Disobeying Hitler: German Resistance in the Last Year of WWII by Randall Hansen - review by Richard Overy

Richard Overy

Fragile Mutinies

Disobeying Hitler: German Resistance in the Last Year of WWII


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So much has been written about the final months of the Second World War in recent years that it is hard to imagine there is anything much left to say. Randall Hansen has chosen to focus on Germans who ‘disobeyed’ Hitler, on the grounds that they somehow provided an essential psychological and material step towards the construction of a democratic Germany once the war was over. He insists that disobedience is distinct from other forms of dissent and resistance (where it was possible to obey the rules while contesting the system), though to those familiar with the final death throes of the Third Reich, the distinction might appear unnecessarily academic.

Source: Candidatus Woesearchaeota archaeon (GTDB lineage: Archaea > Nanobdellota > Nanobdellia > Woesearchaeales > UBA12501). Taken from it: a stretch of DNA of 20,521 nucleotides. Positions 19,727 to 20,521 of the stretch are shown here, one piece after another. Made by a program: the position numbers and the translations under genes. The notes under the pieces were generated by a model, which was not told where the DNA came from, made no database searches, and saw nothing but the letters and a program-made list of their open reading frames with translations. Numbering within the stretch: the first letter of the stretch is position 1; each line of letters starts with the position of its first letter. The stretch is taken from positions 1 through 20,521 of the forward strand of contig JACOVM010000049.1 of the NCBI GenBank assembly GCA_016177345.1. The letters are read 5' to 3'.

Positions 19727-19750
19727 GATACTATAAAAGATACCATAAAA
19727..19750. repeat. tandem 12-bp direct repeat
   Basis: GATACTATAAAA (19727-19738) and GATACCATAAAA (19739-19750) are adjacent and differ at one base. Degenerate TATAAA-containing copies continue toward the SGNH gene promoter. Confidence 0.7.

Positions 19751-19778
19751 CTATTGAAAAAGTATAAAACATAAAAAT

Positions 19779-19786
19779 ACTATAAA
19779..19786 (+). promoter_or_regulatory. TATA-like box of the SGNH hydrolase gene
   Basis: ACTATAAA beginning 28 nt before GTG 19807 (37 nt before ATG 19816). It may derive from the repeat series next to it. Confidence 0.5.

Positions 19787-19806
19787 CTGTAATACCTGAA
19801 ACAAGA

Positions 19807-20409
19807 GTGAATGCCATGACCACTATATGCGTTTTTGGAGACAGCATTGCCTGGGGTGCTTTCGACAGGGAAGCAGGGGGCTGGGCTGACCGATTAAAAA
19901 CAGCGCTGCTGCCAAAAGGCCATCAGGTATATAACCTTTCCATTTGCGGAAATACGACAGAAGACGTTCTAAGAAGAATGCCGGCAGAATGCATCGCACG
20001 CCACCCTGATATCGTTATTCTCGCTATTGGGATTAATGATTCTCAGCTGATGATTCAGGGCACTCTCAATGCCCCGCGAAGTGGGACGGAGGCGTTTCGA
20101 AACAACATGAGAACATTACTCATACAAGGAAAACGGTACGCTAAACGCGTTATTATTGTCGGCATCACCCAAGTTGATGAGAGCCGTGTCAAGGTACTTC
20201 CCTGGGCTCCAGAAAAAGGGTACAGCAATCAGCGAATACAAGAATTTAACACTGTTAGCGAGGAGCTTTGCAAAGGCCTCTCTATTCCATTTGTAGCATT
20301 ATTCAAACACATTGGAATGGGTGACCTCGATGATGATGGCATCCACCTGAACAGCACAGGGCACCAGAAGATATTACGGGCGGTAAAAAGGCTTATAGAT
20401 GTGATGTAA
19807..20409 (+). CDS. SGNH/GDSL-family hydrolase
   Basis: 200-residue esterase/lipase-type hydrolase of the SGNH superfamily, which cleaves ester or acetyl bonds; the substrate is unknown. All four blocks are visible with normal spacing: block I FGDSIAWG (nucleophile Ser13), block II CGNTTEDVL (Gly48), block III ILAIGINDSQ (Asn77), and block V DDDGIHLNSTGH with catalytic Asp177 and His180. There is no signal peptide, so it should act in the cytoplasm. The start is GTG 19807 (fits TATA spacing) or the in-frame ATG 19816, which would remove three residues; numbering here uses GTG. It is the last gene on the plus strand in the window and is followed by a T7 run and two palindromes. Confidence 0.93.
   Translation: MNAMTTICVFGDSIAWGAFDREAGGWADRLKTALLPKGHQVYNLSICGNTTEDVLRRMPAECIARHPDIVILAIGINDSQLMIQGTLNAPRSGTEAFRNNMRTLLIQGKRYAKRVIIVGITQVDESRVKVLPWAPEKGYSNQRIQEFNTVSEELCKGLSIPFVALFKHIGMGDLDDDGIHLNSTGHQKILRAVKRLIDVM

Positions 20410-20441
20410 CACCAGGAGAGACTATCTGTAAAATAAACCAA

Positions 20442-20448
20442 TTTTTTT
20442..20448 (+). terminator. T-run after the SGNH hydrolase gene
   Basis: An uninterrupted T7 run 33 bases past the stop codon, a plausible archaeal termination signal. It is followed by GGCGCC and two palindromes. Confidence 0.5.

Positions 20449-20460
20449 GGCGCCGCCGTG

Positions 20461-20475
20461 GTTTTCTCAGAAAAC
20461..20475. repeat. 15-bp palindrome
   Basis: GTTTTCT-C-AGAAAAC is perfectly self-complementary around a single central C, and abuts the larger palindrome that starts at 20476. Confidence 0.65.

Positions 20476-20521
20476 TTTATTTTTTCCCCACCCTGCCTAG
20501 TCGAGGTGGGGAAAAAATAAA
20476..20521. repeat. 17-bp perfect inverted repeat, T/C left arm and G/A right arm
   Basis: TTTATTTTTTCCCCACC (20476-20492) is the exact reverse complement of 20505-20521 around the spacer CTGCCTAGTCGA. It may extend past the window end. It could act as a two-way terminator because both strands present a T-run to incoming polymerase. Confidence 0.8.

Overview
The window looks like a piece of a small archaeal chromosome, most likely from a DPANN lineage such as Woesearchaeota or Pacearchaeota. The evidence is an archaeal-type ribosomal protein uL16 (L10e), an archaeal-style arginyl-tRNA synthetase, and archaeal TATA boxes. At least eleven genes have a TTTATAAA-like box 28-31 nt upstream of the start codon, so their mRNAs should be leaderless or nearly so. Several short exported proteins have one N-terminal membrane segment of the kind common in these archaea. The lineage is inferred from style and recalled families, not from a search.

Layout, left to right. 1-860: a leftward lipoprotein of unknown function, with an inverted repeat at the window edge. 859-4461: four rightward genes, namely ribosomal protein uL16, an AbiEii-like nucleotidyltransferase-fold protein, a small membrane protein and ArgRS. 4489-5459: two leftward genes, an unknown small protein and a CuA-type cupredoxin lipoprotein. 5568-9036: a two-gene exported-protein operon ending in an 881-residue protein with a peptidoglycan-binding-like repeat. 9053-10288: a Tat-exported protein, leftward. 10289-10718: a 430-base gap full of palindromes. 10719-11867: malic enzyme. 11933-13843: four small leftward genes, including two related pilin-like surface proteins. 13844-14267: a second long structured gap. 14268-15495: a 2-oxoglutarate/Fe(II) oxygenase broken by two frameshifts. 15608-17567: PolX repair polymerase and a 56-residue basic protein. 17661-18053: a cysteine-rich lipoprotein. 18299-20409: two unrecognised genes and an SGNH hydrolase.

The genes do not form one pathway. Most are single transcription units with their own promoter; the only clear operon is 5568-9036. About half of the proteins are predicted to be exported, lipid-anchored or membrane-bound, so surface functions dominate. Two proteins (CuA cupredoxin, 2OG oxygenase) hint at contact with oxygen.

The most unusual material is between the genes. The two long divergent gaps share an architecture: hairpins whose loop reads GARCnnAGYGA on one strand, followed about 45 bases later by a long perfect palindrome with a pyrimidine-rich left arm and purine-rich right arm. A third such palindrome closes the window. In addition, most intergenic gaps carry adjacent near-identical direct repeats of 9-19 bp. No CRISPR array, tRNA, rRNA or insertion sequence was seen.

The resulting narrative is a patchwork of stories ranging from the 20 July plot in 1944, through the decision not to fight block by block to defend Paris from the approaching Allied armies, to the final messy crisis in Germany in March and April 1945, when many Germans simply wanted

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